Locking arms around a dinner table

They locked arms and bowed their heads. Different races joined together. An entire nation would talk about this moment of peace and unity.

It all happened around a dinner table, not a football field.

The first Thanksgiving occurred between white pilgrims and red Indians nearly 400 years ago. The Wampanoag Indians extended peace to an unknown race of people, English Puritans, who had come into their territory. They were a dynamically different culture. The two races made a treaty together to protect one another from outsiders. After the conclusion of that first year, a feast was planned and they locked arms with the Indians in prayers of thanksgiving, unified.

When was the last time someone of another race sat at your dinner table?

Your home may be the most powerful location to fight the battle of racism. Over a meal, you learn about each other’s story. You listen to each other’s heartaches and triumphs. Foe becomes friend. Stranger becomes brother.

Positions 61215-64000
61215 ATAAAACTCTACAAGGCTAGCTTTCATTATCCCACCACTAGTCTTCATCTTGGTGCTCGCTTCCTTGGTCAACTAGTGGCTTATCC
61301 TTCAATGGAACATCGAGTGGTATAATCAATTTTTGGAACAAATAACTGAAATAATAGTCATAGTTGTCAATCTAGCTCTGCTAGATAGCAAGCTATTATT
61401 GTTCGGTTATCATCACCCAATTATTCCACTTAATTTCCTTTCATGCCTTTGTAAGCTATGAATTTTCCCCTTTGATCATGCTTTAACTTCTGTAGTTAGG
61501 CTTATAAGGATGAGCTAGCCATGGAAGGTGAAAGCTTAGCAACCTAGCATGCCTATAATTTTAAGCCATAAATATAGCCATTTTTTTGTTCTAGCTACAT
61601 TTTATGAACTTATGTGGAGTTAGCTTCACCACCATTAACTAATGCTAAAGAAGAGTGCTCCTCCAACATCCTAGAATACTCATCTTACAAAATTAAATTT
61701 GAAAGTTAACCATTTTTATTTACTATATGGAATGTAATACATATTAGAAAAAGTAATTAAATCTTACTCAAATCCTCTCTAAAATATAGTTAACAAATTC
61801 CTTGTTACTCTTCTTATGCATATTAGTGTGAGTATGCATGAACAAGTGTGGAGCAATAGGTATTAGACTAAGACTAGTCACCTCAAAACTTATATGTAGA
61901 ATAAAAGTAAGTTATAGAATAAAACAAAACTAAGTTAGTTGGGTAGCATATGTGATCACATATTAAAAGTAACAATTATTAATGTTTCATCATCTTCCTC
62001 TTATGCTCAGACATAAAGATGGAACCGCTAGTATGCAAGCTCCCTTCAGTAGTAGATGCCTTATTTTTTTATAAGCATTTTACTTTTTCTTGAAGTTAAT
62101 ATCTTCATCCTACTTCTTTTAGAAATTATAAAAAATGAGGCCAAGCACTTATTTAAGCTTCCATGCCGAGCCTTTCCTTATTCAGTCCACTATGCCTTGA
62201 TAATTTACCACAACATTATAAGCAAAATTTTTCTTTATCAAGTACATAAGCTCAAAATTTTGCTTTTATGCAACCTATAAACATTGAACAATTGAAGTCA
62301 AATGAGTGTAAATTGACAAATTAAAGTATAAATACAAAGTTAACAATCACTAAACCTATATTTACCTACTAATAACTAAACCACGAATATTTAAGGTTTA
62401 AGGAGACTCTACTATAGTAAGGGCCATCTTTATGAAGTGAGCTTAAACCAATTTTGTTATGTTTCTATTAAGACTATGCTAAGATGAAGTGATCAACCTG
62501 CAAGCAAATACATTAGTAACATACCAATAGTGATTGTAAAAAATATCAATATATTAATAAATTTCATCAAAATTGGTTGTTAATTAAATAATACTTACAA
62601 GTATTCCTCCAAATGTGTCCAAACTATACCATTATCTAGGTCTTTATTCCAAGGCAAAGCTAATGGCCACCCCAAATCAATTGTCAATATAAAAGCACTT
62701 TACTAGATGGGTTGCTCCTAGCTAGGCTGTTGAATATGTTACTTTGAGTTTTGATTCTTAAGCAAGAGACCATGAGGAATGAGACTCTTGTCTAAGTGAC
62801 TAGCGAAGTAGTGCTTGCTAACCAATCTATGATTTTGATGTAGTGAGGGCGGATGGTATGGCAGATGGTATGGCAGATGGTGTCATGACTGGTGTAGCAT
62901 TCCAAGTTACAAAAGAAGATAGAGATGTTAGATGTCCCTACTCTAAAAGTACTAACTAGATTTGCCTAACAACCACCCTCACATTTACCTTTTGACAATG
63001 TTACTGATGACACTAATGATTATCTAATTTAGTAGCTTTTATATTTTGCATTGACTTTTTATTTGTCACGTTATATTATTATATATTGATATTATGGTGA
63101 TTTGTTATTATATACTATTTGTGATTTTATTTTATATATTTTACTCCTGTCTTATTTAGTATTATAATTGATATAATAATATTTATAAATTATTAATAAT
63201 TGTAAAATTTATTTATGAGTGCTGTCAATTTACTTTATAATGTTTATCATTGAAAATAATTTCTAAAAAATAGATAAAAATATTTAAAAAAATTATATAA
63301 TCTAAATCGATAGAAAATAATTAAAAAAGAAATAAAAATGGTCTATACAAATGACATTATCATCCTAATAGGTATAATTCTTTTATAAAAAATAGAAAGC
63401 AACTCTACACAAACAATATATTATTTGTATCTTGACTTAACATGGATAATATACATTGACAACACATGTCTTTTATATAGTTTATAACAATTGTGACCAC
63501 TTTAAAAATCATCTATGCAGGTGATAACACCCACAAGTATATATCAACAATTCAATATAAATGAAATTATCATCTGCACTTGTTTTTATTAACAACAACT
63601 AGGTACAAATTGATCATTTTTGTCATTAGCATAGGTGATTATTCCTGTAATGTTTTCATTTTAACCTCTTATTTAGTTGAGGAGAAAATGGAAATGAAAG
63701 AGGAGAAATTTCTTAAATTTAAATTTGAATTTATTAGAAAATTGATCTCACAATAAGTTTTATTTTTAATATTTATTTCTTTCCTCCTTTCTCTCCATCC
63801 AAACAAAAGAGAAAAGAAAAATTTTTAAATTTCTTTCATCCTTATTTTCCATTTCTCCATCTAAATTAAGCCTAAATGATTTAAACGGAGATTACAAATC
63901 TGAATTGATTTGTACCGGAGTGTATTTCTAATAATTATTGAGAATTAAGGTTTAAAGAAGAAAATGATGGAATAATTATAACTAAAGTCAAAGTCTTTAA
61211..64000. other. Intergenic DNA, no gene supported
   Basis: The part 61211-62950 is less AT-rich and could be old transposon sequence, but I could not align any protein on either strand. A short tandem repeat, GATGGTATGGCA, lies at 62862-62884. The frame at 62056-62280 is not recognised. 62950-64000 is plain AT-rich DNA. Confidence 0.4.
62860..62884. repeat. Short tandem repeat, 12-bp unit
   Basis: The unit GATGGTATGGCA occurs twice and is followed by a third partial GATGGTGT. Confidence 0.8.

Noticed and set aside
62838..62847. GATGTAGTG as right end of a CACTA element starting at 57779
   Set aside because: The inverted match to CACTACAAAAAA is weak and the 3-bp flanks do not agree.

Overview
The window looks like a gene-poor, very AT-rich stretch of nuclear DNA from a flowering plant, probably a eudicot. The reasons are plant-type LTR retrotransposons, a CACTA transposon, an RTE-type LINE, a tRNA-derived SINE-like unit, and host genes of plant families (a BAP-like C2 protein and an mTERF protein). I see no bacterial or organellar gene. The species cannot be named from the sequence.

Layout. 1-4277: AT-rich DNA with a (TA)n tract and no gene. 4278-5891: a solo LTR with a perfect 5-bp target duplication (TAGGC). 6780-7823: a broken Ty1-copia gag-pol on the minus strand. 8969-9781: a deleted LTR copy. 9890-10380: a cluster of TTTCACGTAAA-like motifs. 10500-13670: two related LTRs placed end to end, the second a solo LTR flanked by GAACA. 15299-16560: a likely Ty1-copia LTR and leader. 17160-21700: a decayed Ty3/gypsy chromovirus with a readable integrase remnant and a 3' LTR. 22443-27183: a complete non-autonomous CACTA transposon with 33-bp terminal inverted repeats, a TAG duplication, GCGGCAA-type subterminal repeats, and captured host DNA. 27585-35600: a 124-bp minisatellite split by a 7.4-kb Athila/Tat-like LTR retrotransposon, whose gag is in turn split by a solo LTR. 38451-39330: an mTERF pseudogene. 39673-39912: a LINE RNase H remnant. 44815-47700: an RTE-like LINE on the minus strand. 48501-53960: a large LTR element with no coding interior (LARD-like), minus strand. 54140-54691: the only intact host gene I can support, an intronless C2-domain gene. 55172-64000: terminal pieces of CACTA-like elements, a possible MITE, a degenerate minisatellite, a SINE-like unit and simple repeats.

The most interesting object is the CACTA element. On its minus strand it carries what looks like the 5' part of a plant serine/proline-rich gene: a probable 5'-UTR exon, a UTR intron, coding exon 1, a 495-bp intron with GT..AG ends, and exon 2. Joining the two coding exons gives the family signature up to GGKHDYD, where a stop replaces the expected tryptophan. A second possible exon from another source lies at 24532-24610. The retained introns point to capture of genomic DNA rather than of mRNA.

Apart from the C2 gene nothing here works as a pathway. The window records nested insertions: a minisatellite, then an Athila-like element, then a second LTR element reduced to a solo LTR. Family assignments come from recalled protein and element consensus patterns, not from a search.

“Proximity breeds empathy. Distance breeds suspicion,” writes Brian Lorrits in Right Color. Wrong Culture. Racism will never be exterminated until we stop having a monologue from a distance, and begin to have a dialogue up close and personal.

The walls of racism in the early church crumbled inside a home. Jews didn’t associate with Gentiles and would never eat in their house. One day, God shook Peter up in a dream. He was summoned to the home of a Roman soldier, Cornelius. After getting to know Cornelius, Peter declared that he was just as much God’s child as a Jew because of his faith, and remained with him for a few days. I’m sure some of the neighbors were peeking through their blinds. Peter was probably the topic of conversation on Sunday at the Synagogue. He was willing to put his reputation on the line for the sake of the advancement of the Gospel.

If we hope to unify as a nation, we must first unify as a church. We must lock arms together regardless of race or socioeconomic status and lead the charge for racial reconciliation for the sake of the Gospel. Some leaders of the church led the charge during the civil rights movement, but there was a large majority of the church that was silent. As tensions have escalated, our country is listening. What will they hear from the church?

Thanksgiving is coming. Who will be invited to your table?